School speech clear of politics

ARLINGTON, Va. (AP) - In a pep talk that kept clear of politics, President Barack Obama on Tuesday challenged the nation's students to take pride in their education - and stick with it even if they don't like every class or must overcome tough circumstances at home.

"Every single one of you has something that you're good at. Every single one of you has something to offer," Obama told students at Wakefield High School in suburban Arlington, Va., and children watching his speech on television in schools across the country. "And you have a responsibility to yourself to discover what that is."

Presidents often visit schools, and Obama was not the first one to offer a back-to-school address aimed at millions of students in every grade.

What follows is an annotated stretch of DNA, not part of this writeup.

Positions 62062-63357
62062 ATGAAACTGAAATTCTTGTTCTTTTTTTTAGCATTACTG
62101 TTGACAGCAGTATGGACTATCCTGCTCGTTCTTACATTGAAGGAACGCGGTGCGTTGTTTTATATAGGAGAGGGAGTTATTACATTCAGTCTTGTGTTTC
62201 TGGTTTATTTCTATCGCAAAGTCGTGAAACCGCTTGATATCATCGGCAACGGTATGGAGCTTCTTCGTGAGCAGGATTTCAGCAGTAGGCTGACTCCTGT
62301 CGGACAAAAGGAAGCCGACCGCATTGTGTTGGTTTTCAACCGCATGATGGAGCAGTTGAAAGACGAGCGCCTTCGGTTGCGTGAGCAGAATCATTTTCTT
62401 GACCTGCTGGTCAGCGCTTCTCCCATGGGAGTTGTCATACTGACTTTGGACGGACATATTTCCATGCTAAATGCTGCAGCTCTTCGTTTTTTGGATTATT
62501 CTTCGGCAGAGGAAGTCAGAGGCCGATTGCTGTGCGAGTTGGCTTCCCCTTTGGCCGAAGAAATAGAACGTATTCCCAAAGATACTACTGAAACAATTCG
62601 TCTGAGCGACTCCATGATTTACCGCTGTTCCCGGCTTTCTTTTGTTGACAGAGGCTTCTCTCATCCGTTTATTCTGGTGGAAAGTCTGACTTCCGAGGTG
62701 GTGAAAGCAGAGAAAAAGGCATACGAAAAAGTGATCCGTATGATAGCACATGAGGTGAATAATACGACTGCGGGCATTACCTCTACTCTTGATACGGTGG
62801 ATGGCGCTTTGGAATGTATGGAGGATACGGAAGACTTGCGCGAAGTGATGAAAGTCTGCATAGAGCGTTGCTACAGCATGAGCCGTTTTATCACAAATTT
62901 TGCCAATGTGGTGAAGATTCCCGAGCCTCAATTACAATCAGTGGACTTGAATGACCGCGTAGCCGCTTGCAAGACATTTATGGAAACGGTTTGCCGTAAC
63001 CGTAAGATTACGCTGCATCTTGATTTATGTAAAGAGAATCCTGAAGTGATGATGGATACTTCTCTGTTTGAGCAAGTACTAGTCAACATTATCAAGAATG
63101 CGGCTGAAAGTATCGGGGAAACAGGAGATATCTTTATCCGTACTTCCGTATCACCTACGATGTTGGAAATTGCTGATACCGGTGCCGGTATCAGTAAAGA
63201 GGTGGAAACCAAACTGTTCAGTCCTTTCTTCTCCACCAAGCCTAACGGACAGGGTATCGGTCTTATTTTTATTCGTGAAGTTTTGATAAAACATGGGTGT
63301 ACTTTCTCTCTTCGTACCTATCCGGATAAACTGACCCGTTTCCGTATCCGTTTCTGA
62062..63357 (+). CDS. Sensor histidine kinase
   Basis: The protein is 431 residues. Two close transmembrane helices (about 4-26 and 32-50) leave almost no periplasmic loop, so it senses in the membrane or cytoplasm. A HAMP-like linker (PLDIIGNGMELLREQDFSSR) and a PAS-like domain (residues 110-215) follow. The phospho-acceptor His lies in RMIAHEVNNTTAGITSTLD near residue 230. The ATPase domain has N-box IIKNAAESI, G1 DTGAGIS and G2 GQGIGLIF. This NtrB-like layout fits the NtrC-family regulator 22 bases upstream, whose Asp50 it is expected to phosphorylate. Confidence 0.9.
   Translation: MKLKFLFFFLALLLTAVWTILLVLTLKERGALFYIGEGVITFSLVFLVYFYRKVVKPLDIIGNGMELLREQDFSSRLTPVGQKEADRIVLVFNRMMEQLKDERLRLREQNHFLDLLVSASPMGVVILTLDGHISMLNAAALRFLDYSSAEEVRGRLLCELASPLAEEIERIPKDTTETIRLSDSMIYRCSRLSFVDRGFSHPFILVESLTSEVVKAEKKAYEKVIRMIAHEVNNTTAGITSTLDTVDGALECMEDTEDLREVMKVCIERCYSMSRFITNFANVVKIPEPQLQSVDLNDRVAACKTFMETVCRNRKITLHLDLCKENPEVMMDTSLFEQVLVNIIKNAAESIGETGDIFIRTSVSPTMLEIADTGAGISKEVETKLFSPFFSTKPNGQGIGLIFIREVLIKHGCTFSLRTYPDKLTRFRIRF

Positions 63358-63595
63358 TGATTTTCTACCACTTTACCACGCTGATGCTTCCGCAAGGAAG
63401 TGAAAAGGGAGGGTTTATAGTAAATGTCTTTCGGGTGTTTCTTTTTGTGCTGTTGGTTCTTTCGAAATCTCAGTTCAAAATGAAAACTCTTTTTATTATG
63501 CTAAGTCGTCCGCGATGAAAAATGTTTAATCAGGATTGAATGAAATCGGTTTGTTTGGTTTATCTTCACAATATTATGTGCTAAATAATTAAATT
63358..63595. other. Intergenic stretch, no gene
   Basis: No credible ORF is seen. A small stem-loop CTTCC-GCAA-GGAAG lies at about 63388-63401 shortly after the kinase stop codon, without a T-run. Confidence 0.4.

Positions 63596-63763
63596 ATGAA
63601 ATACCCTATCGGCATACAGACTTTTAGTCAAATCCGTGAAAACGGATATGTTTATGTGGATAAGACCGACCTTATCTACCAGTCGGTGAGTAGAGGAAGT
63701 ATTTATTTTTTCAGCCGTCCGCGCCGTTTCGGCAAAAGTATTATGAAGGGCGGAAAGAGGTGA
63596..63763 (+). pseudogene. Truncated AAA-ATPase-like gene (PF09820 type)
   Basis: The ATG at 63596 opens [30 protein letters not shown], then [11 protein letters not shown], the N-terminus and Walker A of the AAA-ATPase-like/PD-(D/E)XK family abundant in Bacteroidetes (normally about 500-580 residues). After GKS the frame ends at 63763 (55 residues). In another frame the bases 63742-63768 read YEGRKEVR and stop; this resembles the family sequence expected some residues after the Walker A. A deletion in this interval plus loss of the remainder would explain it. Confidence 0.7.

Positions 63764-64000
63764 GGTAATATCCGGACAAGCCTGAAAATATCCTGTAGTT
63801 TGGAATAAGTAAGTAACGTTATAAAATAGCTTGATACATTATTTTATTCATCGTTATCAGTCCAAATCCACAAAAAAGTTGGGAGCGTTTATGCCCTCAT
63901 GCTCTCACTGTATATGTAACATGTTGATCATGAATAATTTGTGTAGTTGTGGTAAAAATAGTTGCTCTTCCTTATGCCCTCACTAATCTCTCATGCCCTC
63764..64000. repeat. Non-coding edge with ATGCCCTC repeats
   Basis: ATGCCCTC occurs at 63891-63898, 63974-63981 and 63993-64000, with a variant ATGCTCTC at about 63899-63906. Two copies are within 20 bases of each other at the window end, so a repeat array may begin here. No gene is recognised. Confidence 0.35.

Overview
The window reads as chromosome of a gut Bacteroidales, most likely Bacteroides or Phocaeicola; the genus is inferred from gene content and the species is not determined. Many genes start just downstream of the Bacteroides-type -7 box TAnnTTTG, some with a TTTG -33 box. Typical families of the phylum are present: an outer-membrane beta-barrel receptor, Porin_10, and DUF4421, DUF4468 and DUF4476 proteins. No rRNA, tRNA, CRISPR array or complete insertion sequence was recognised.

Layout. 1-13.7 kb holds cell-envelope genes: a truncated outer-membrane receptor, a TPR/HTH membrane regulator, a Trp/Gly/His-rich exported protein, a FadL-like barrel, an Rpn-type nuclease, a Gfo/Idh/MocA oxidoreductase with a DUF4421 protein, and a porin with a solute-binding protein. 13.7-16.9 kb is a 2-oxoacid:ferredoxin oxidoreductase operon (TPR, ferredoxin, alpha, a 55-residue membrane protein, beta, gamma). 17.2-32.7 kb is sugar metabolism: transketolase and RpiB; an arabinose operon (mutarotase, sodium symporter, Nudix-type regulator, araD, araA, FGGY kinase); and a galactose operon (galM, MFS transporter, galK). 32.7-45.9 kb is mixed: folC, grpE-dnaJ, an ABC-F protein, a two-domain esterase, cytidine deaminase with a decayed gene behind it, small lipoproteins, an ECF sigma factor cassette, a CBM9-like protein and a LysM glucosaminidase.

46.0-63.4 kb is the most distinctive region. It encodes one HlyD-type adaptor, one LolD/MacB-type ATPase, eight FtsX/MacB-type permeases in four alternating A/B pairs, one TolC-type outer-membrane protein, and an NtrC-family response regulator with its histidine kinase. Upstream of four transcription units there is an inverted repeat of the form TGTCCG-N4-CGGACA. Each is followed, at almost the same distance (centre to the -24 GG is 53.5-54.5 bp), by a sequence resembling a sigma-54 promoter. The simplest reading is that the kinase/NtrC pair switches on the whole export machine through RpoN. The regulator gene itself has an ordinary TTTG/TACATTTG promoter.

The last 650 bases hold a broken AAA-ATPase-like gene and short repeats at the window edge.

"He said that we're the future, and he's right," said Mileena, a student at Thurgood Marshall Elementary School, who wants to be a forensic scientist. "That's a president telling you, 'I care about you getting your education.' Just imagine what kids like us can do if we actually listen."

Yet this one was doused with controversy from the beginning, as several conservative organizations and many concerned parents warned Obama was trying to sell his political agenda.

That concern was caused in part by an accompanying administration lesson plan encouraging students to "help the president," which the White House later revised and Education Secretary Arne Duncan acknowledged Tuesday was wrongheaded.

School districts in some areas decided not to provide their students access to his speech.


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